Quiet America is a hotbed of seething secrets and people you don’t know at all. At least that’s what one gathers after reading novels set in seemingly bucolic locales. All it needs is one unexpected thing to break the surface, and it all comes gushing out.
That’s something that prolific American fictionist Joyce Carol Oates knows well, as she likes poking at the dark matter within perfect families.
Oates’ 42nd novel (she has more than 130 books to her name), “Carthage” (Ecco, New York, 2014, 482 pages) touches on some of that, but also introduces a narrative shell game of questions.
After all, “Carthage” begins not with a dead body, but a missing girl. The Mayfields are one of Cathage’s prominent families, with patriarch Zeno, the former mayor who’s a big man about town, his loyal wife Arlette and eldest daughter Juliet a universally adored beauty.
But when their precocious teenage daughter Cressida fails to come home, the Mayfields’ home life and the town’s collective sense of security is thrown into wounding disarray.
While Carthage’s volunteers—led by an almost-crazy Zeno—scour the forest and river for any sign of Cressida Oates probes the town’s take on the sisters, in particular their differences—outgoing, popular Juliet was always “the pretty one” and the sarcastic, moody Cressida was “the smart one.”
Carthage’s gossip rises to an obsessive new level when the authorities identify their prime suspect behind Cressida’s disappearance: Juliet’s former fiancé, Brett Kincaid.
The once-besotted Kincaid had returned from his second tour in Iraq a scarred and traumatized man. While Carthage treated him as a war hero, he shunned others, even breaking off his engagement with Juliet. Now he has been found bloodied and muttering, identified as the last man seen with Cressida.
All this drives the Mayfields to near self-destruction, with Oates delving deeply into each family member’s motivations and weaknesses as the search for Cressida stretches on and a kind of resigned darkness falls over Carthage.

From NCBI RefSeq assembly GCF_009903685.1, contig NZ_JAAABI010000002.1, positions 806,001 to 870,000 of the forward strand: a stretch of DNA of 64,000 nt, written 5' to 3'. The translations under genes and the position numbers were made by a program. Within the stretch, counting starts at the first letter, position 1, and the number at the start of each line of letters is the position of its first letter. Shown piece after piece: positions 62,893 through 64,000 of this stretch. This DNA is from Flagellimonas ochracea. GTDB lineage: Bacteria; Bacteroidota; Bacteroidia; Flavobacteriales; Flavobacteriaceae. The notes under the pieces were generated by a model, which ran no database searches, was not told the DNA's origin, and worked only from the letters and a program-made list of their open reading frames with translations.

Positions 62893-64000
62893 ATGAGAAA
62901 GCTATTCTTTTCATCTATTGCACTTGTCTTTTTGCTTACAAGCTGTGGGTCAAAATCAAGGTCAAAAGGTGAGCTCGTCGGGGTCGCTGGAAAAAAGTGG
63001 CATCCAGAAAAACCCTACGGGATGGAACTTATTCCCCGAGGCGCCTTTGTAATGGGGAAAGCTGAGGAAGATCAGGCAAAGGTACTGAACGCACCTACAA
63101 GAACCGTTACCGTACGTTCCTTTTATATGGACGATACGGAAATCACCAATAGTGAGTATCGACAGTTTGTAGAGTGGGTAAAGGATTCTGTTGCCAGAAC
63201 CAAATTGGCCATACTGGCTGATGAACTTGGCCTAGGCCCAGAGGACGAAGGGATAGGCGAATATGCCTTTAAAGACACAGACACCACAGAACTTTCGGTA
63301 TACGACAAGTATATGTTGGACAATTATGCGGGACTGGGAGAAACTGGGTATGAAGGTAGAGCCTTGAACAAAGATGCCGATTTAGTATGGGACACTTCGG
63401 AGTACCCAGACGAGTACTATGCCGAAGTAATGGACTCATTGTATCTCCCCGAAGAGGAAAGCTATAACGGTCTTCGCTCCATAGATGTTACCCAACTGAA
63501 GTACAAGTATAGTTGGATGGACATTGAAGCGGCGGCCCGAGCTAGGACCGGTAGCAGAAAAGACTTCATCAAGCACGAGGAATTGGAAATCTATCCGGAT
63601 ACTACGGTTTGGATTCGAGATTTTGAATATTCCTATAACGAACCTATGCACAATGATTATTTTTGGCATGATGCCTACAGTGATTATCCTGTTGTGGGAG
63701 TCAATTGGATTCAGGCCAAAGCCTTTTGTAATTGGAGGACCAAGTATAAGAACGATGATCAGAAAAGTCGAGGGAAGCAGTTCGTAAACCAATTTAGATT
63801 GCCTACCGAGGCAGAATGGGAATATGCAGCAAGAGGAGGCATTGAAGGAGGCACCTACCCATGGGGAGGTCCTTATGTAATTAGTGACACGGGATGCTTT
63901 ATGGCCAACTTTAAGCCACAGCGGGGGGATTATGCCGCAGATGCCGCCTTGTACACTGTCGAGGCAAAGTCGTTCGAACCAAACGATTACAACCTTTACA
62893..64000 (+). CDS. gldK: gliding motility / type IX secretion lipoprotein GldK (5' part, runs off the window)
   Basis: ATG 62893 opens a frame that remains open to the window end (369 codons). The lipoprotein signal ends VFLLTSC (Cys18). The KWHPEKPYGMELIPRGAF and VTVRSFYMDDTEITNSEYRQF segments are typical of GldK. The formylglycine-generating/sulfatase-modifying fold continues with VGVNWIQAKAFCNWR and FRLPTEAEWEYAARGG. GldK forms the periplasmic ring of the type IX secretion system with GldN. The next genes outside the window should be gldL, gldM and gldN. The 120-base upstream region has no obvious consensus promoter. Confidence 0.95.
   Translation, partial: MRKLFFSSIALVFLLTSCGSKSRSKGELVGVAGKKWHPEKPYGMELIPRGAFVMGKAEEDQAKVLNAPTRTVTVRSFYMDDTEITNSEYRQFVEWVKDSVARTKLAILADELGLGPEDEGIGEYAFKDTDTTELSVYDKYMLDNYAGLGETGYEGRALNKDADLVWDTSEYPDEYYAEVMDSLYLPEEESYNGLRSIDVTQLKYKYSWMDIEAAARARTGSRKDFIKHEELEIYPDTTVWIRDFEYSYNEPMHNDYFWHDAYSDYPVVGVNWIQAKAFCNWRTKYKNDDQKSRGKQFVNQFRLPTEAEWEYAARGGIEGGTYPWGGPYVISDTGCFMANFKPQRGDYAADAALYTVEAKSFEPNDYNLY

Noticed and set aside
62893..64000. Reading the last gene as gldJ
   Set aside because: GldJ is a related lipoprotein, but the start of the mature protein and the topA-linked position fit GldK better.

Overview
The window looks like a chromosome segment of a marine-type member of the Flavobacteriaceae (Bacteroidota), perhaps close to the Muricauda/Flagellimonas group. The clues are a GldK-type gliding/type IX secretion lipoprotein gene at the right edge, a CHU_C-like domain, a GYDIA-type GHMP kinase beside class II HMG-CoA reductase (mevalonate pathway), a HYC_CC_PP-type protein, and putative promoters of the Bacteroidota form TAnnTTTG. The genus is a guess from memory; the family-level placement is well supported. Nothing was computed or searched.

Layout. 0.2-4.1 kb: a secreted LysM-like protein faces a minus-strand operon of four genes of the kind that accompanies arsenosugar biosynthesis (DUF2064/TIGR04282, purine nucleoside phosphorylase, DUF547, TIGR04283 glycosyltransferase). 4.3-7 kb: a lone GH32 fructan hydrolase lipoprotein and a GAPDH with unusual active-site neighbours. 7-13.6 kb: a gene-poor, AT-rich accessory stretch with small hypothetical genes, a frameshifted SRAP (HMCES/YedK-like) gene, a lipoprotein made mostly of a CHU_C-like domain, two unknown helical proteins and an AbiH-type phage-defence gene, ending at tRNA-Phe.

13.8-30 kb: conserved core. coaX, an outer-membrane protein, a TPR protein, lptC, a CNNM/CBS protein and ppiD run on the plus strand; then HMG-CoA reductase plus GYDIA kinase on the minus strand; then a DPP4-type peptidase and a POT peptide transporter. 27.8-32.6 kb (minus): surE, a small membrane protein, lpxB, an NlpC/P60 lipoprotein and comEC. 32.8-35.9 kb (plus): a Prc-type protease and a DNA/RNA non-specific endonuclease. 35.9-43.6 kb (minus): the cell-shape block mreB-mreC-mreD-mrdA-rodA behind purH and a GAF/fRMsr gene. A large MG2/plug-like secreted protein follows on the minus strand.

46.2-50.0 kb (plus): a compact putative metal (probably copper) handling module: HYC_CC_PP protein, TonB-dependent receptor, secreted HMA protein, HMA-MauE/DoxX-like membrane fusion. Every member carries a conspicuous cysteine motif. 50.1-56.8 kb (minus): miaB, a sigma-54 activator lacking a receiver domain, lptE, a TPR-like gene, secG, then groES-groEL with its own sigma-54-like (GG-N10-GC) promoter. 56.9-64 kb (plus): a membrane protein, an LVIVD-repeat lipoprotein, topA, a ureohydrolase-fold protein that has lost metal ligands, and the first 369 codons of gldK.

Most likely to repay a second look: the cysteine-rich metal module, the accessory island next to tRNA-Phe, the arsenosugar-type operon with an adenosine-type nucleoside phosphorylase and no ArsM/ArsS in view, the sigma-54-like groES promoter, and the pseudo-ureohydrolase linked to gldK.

At this point, Oates seems content to irritate the wounds of the townspeople, and “Carthage” seems like just any other small-town murder mystery. It isn’t.
Early in the novel’s second act, Oates inserts a mind-blowing twist that changes “Carthage” completely. Oates does more than insert that twist; she stabs the reader with it and then turns it until the reader can’t take it anymore.
From this point on, “Carthage” grimly continues in almost predictable but ever painful manner as Oates returns to the scattered Mayfield family, torn apart by the fallout of Cressida’s vanishing, and to Kincaid, who had confessed to the police that he has killed Cressida and is now behind bars, though still tormented by what he experienced in Iraq.
“Carthage” is a difficult book to read because of how Oates turns the characters’ fears and needs over and over in her narrative hand. There is artistry in her book’s complexity, and Oates will have the readers needing to know how it all ends.
“Carthage” ends with exactly what readers expect—but now how or why. In particular, “Carthage” reflects on the idea of victimhood. All the characters are essentially victims in different ways, but the book also presents a bracing, unflattering portrait of Cressida that shows not only how much she has suffered but also how she has caused suffering.
The novel questions whether forgiving and moving on are the same as forgetting and giving up. By the time readers get to the breathless conclusion, they would already have been traumatized and mesmerized by the dark, twisted path leading there.
The wound Joyce Carol Oates left in the readers’ gut will continue to fester long the reading, as “Carthage” turns from whodunit to a what-happened kind of book, a truly complicated study of grief and guilt.